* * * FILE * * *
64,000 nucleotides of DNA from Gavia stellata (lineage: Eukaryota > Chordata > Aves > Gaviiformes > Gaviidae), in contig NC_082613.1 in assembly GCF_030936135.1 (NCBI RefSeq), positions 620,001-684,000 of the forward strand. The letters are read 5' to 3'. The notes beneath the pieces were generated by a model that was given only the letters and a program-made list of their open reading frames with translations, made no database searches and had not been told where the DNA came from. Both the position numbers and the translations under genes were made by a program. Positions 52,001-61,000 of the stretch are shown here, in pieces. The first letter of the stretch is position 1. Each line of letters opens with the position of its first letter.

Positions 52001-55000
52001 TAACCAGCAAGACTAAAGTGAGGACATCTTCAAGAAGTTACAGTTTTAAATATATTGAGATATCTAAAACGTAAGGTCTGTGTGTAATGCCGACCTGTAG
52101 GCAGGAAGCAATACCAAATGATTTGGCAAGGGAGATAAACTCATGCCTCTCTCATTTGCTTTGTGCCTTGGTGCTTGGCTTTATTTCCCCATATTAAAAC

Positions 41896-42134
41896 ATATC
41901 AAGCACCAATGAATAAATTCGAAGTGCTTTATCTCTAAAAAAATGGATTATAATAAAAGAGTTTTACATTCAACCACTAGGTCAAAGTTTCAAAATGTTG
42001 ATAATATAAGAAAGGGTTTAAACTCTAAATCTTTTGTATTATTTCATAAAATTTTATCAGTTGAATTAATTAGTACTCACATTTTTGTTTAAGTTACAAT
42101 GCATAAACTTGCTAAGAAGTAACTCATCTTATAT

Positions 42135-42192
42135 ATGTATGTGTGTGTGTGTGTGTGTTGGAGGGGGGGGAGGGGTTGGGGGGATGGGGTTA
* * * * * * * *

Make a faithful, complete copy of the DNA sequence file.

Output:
64,000 nucleotides of DNA from Gavia stellata (lineage: Eukaryota > Chordata > Aves > Gaviiformes > Gaviidae), in contig NC_082613.1 in assembly GCF_030936135.1 (NCBI RefSeq), positions 620,001-684,000 of the forward strand. The letters are read 5' to 3'. The notes beneath the pieces were generated by a model that was given only the letters and a program-made list of their open reading frames with translations, made no database searches and had not been told where the DNA came from. Both the position numbers and the translations under genes were made by a program. Positions 52,001-61,000 of the stretch are shown here, in pieces. The first letter of the stretch is position 1. Each line of letters opens with the position of its first letter.

Positions 52001-55000
52001 TAACCAGCAAGACTAAAGTGAGGACATCTTCAAGAAGTTACAGTTTTAAATATATTGAGATATCTAAAACGTAAGGTCTGTGTGTAATGCCGACCTGTAG
52101 GCAGGAAGCAATACCAAATGATTTGGCAAGGGAGATAAACTCATGCCTCTCTCATTTGCTTTGTGCCTTGGTGCTTGGCTTTATTTCCCCATATTAAAAC

Positions 41896-42134
41896 ATATC
41901 AAGCACCAATGAATAAATTCGAAGTGCTTTATCTCTAAAAAAATGGATTATAATAAAAGAGTTTTACATTCAACCACTAGGTCAAAGTTTCAAAATGTTG
42001 ATAATATAAGAAAGGGTTTAAACTCTAAATCTTTTGTATTATTTCATAAAATTTTATCAGTTGAATTAATTAGTACTCACATTTTTGTTTAAGTTACAAT
42101 GCATAAACTTGCTAAGAAGTAACTCATCTTATAT

Positions 42135-42192
42135 ATGTATGTGTGTGTGTGTGTGTGTTGGAGGGGGGGGAGGGGTTGGGGGGATGGGGTTA